The practice of asana commonly thought of as yoga is one of the limbs of an eight-limbed system called Ashtanga yoga. While its practice has immense benefits for human society, it is difficult and protracted. Most people in the age of kali lack the mental and physical strength as well as the duration of life to take this process to culmination. However, by simply chanting Hare Krishna Mahamantra, and following some regulations, the people of this age can effect the massive paradigm shifts in the core of the heart that take a person to yogic success in a short period of time. Comparing yogic development to climbing a 100-storey building, His Divine Grace A. C. Bhaktivedanta Swami Prabhupada termed Sankirtana as the ‘Lift Process’ that quickly reaches the top. He likened the other yogic processes like jnana yoga, ashtanga yoga and karma yoga to the staircase process of reaching the top floor. The progress in these processes is, therefore, slow and arduous.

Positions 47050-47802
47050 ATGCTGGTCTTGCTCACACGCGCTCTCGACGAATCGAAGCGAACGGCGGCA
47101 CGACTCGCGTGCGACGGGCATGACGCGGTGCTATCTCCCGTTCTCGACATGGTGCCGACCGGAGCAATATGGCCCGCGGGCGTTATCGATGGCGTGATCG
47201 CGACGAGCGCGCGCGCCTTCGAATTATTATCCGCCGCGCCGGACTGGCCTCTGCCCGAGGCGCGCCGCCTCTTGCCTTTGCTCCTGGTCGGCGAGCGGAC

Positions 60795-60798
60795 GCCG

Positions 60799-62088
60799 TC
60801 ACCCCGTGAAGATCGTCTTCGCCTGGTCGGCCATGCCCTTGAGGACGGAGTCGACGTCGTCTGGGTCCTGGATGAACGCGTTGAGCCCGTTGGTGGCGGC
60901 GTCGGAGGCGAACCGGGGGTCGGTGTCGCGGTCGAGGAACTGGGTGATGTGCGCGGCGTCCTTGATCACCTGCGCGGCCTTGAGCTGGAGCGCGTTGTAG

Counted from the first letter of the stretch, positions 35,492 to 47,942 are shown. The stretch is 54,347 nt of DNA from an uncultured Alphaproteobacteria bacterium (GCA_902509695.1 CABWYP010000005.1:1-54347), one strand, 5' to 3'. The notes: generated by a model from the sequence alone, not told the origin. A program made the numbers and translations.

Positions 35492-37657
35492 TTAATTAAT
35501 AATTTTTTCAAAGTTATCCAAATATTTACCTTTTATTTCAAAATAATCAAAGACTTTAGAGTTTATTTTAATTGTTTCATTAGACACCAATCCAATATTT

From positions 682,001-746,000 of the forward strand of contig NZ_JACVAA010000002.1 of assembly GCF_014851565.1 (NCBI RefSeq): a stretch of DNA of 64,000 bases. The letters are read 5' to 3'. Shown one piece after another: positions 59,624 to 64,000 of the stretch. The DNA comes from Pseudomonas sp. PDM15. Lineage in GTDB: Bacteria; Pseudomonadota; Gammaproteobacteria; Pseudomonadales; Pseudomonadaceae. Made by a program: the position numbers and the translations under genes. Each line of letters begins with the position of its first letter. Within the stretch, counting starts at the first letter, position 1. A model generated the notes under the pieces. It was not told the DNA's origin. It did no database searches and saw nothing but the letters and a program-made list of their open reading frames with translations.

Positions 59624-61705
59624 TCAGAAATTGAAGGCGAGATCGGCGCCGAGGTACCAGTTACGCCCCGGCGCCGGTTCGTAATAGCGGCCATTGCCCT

Yoga: Practice for the Modern Age

In the ultimate stage, a yogi becomes inwardly absorbed in unbroken meditation on the Supreme Lord present as parmatma or Supersoul in the heart. Such intense meditation can only result from love and devotion towards the Lord. One who chants the Hare Krishna Mahamantra can quickly attain this ultimate stage, the acme of yoga.

On the International Day of Yoga, it would be quite befitting for people to commit themselves to the process of Sankirtana by gathering in large groups and blissfully singing Hare Krishna Hare Krishna Krishna Krishna Hare Hare . Hare Rama Hare Rama Rama Rama Hare Hare for the rapid upliftment of a spiritually decrepit society.

Yoga: Practice for the Modern Age-SAnkirtana